between the brothers today and how that appears?— that appears? you are absolutely riuht. the that appears? you are absolutely right. the focus _ that appears? you are absolutely right. the focus will _ that appears? you are absolutely right. the focus will be _ that appears? you are absolutely right. the focus will be on - that appears? you are absolutely right. the focus will be on diana, i right. the focus will be on diana, this would have been her 60th birthday today. this was a statue commissioned by william and harry at the beginning of 2017, which seems like more than four and a half years ago when you think about what has happened since then. due to covid, there are changes. the unveiling perhaps would have happened a year earlier than it would have done. the numbers would have always been limited for the ceremony, but they might be even more limited than they might be even more limited than they might have been. we know very little about the ceremony happening this afternoon. obviously, william and harry in attendance, also close members of diana's family, we assume that to be her siblings. the sculptor, the garden designer and a couple of people from the design committee will be there. it will be very small, a private affair. two
cameras will be allowed in, it will not be broadcast live. i think the pictures will be poured across by broadcasters across the world. yes, it is about diana, but people will also be looking at the relationship between william and harry stop this will be the first time they have met since their grandfather? a comical funeral back in april. they note that has been bad blood, comments made, it has been a difficult time. when we think about the closeness of william and harry, certainly when this is was commissioned, they issued a joint statement talking about the positive impact diana had across the uk and around the world, it seems like a very different times now. the statue itself, they hedges behind me, that is the sunken
garden. the public will not be able to see today because kensington palace is close to the public because of this event. from tomorrow, when kensington palace is open, people will be able to walk around, you might be able to see into the sunken garden and see that statue. the design and look of it, we will have to wait until this afternoon when it is unveiled. now it's time for a look at the weather with carole. hello again. the area of low pressure that has brought cloudy and wet conditions in the southern and eastern england is now pulling away. for the next few days, sunny spells and a few showers, but they will be few and far between today. low pressure on the near continent still having a little bit of influence in eastern england, hanging on to a bit of cloud but not much of a breeze. there are murky conditions in areas
thanks to the coastline, we could see some mist on the coastline of sussex and kent later. there will be a lot of dry weather and sunshine, and itjust a few showers. temperatures in the sunshine getting up temperatures in the sunshine getting up to 22 degrees. under the cloud and eastern areas, they will be lower. the cloud to be thick enough for some drizzle. at wimbledon today, the 10% risk of shower. tomorrow, that risk increases to 20-30, tomorrow, that risk increases to 20—30, then tomorrow, that risk increases to 20-30, then it tomorrow, that risk increases to 20—30, then it goes up during the course of saturday. 39, we eventually lose our showers, there will be clear skies, but also a return to mist, low fog and some cloud. a chilly night. most of us are going to stay in double figures. tomorrow, hardly an ice about on the chart, but a new area of low pressure. tomorrow we start off with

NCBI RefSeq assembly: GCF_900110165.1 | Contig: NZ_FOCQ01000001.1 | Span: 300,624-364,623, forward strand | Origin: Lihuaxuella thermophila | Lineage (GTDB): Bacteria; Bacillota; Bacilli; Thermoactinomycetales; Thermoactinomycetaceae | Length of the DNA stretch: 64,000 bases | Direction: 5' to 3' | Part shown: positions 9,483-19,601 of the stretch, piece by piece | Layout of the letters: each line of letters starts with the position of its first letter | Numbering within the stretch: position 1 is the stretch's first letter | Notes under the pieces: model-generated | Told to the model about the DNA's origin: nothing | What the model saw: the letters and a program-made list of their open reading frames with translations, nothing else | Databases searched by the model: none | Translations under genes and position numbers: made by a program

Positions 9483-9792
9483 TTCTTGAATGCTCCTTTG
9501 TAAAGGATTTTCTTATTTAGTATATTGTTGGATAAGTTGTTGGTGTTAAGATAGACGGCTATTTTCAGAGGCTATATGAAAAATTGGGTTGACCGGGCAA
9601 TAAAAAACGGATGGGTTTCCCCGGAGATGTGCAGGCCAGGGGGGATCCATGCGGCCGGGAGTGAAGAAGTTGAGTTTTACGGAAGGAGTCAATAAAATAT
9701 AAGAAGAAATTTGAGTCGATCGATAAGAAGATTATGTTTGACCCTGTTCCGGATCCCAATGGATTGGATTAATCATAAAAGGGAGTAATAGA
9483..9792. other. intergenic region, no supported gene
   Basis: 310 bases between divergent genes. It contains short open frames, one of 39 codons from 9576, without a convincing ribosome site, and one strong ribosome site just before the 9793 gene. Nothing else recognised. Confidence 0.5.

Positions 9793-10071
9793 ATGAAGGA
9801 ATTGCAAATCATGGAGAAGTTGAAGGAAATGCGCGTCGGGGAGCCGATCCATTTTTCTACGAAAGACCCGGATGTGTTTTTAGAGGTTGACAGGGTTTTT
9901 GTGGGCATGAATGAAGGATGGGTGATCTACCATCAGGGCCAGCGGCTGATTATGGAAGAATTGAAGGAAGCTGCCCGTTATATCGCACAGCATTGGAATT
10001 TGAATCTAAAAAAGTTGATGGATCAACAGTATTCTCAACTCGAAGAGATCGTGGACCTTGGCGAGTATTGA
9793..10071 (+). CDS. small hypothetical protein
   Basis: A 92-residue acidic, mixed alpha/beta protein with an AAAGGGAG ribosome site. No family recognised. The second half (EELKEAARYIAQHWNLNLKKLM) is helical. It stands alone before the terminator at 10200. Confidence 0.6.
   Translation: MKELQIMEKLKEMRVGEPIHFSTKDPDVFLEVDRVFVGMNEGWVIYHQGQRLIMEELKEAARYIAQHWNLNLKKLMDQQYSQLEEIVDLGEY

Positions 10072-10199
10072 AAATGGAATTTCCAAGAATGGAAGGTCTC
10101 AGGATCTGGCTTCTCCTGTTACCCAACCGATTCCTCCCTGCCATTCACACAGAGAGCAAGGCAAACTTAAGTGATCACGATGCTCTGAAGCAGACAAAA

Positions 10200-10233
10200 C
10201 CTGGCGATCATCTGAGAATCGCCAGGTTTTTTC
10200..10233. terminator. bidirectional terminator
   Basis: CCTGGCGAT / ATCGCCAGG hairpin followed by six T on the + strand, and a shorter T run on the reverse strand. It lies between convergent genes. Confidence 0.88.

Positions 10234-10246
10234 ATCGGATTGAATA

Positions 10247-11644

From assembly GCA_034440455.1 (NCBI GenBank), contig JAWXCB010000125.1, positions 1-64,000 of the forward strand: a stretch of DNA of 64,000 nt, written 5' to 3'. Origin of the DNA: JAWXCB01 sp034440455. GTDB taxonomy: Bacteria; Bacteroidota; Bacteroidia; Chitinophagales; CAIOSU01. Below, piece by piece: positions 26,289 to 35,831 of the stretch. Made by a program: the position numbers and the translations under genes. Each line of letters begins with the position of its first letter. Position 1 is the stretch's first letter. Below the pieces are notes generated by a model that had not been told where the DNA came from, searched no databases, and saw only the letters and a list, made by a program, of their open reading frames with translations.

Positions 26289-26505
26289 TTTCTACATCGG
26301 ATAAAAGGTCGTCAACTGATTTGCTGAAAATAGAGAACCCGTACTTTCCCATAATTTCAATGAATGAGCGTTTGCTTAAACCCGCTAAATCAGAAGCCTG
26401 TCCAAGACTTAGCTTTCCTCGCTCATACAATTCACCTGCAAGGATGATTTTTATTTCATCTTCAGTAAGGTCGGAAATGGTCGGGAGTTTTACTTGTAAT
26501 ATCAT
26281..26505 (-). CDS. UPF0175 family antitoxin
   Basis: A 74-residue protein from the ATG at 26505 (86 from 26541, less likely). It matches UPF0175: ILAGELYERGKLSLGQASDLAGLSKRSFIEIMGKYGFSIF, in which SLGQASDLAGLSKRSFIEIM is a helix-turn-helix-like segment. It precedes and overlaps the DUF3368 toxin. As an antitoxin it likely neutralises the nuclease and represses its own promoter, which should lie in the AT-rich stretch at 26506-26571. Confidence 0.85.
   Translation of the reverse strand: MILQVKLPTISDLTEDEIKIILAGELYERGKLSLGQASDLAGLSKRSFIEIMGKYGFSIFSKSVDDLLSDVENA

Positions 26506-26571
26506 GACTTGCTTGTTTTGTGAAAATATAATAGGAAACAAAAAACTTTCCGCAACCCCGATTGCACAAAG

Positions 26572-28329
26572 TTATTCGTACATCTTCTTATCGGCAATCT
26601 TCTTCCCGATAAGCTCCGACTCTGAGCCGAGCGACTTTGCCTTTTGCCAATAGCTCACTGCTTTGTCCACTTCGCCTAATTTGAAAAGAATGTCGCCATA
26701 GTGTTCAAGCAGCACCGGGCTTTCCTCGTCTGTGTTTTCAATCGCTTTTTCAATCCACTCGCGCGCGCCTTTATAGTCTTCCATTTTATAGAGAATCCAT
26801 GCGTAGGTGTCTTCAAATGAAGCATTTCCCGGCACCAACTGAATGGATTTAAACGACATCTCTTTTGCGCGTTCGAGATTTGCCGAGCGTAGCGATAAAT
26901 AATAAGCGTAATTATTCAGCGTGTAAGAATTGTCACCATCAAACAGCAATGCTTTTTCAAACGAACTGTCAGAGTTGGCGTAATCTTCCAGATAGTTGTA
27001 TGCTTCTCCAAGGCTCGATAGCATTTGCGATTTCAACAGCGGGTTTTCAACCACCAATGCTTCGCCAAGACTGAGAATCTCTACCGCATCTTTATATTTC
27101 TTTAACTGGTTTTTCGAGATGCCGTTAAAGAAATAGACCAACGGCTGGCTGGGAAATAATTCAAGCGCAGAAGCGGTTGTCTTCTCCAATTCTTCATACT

a fair bit of cloud, some murky conditions, a lot of that will break, we will see bright sunny skies. as temperatures rise, more showers will develop, some could be heavy across eastern parts of england and scotland. into the weekend, things they become more unsettled as an area of low pressure and its fronts come our way. saturday, they come in south—west, pushing north eastwards, taking the rain and showers with them. into sunday, more showers coming our way, quite widespread showers, some could be heavy. as a result, the temperature will be a bit lower than the next couple of days. in a word, is unsettled.
this is bbc news. these are the latest headlines in the uk and around the world. nissan announces a major expansion of electric vehicle and battery production in northeast england, bringing thousands of newjobs to the region. i mean, some of the employees, their father worked here, they retired from here. their son is working here. they are so proud of working here, so why not prepare generation after generation in sunderland as a part of the family? and this is what we are going to do. uk employers will have to bear more of the costs of furlough from today as the government starts to wind down its job support scheme. the chancellor rishi sunak rules a signifcant out tax increase for uk banks and says he'll make the uk the most "advanced and exciting" financial services hub in the world.